12:27pm Sunday 17 December 2017

UQ pioneers research to reduce post-knee surgery osteoarthritis

School of Health and Rehabilitation Sciences PhD Candidate Adam Culvenor is the first to explore the mechanisms behind the development of osteoarthritis in the knee cap after anterior cruciate ligament (ACL) reconstruction.

Whilst many researchers have examined alterations in knee biomechanics after ACL injury and reconstruction, Mr Culvenor’s research is unique as it examines the biomechanics between those with and without osteoarthritis after ACL reconstruction.

ACL reconstruction is a common operation in young active people who have ruptured the ACL of their knee and reconstructive surgery is normally aimed at restoring stability of the knee and to allow the person to return to sports and other high-impact activities.

“Although these aims are frequently achieved, it is known that people who have undergone an ACL reconstruction are at increased risk of developing knee osteoarthritis in the future,” Mr Culvenor said.

“One of the parts of the knee that is commonly affected by osteoarthritis is the patellofemoral joint or knee-cap, however very little is known about osteoarthritis after reconstruction.

“My research is focused on evaluating the prevalence of osteoarthritis after ACL reconstruction and the potential mechanisms for its development and effects on biomechanics, symptoms, function and quality of life.”

To achieve this, Mr Culvenor is undertaking a biomechanical evaluation of people with and without knee-cap osteoarthritis nine years after ACL reconstruction to determine any differences and a functional, symptomatic and radiographic evaluation of 120 people 12 months after reconstruction.

Each participant will be examined via magnetic resonance imaging (MRI) to determine if early changes are occurring and predict those at greater risk of developing osteoarthritis.

Mr Culvenor said ACL rupture occurred typically in people less than 30 years of age.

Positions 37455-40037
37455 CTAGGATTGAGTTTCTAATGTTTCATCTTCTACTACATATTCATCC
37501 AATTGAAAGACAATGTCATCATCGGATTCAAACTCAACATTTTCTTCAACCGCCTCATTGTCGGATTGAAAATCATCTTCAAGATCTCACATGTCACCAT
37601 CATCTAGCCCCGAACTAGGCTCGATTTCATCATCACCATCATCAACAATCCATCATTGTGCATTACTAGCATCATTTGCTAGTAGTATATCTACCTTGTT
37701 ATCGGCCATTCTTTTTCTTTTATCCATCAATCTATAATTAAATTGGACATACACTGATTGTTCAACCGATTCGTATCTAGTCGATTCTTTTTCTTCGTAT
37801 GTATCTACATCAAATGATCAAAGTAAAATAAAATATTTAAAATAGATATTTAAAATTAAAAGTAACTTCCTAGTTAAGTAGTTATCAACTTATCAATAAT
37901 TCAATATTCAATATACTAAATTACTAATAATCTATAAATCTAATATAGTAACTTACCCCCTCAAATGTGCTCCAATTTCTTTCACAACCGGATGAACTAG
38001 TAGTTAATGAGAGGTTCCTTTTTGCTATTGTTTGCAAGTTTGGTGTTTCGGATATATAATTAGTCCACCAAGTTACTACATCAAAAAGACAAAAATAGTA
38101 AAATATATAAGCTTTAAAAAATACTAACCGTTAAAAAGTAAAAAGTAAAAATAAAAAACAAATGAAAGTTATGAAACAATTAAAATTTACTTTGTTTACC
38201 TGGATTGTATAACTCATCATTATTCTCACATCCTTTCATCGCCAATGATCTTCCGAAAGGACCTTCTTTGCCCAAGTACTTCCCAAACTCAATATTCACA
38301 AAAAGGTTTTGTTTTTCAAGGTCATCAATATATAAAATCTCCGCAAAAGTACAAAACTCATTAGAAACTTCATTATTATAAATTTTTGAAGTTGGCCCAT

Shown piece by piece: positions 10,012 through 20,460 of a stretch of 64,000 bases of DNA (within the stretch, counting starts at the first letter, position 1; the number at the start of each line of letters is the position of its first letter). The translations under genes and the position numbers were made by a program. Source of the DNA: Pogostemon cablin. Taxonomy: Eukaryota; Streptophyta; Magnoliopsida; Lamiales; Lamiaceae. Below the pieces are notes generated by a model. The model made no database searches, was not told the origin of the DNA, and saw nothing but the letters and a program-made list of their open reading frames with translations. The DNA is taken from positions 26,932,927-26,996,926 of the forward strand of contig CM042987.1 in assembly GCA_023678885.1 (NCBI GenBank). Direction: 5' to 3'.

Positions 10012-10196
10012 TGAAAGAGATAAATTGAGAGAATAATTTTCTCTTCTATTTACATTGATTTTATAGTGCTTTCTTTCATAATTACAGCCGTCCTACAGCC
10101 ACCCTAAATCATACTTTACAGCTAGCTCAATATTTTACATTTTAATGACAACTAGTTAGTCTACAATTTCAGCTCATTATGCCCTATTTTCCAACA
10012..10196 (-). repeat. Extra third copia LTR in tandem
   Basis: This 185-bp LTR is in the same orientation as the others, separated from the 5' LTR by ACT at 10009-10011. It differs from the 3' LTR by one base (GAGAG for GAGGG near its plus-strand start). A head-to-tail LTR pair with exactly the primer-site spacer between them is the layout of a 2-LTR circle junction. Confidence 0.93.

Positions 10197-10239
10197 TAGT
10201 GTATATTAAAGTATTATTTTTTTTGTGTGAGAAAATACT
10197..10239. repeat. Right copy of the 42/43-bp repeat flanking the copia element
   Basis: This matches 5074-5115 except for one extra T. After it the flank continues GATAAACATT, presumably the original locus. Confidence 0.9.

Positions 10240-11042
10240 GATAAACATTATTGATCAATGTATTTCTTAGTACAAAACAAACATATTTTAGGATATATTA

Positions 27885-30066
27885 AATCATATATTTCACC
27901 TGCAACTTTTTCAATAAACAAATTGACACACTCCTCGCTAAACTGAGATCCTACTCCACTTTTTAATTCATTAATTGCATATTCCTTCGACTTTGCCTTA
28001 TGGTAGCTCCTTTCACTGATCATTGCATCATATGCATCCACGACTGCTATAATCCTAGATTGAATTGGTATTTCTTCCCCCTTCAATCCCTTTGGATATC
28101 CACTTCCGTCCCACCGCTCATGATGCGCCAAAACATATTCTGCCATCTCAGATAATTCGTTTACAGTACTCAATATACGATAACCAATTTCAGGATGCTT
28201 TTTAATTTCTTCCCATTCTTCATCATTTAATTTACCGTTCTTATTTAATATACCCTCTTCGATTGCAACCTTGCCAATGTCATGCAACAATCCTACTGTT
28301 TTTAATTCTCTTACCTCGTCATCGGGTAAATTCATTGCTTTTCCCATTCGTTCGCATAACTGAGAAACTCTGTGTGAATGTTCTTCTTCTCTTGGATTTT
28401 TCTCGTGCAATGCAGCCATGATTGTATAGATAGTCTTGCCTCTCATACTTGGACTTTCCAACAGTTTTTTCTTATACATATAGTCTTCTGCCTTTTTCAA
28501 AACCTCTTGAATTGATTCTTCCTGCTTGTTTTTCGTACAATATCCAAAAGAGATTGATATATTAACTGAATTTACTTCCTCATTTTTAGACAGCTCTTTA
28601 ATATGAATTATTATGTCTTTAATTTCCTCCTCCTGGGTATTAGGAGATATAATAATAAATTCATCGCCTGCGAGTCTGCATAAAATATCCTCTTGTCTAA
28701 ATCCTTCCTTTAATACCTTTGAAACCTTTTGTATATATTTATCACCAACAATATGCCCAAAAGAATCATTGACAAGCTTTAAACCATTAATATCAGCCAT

He said up to 90 per cent of people who injured their ACL would develop knee osteoarthritis within 20 years of the injury; the onset of which was some 15 years earlier than expected for the general population.

“Young people who develop osteoarthritis may have pain, decreased function and sports participation, and ultimately a decreased quality of life for many years; young people with old knees,” he said.

“Early onset osteoarthritis after ACL reconstruction ultimately increases the likelihood of joint replacement surgery at a younger age which has obvious and extensive implications for public health spending, not to mention the personal impact on the individual’s health.

“By the time these patients have developed knee osteoarthritis, there is no cure, only attempts to slow down the progression to delay the need for joint replacement surgery.”

This provided the incentive for a literature review recently published in the British Journal of Sports Medicine, with Mr Culvenor as the lead author.

Mr Culvenor said he hoped his research would provide valuable information for optimising surgical techniques, management of post-injury and post-operative inflammation, and the pursuit of targeted rehabilitation.

Media Contact: Kirsten Rogan, Communications and Media, University of Queensland Faculty of Health Sciences, 07 3346 4713, 0412 307 594, or k.rogan@uq.edu.au


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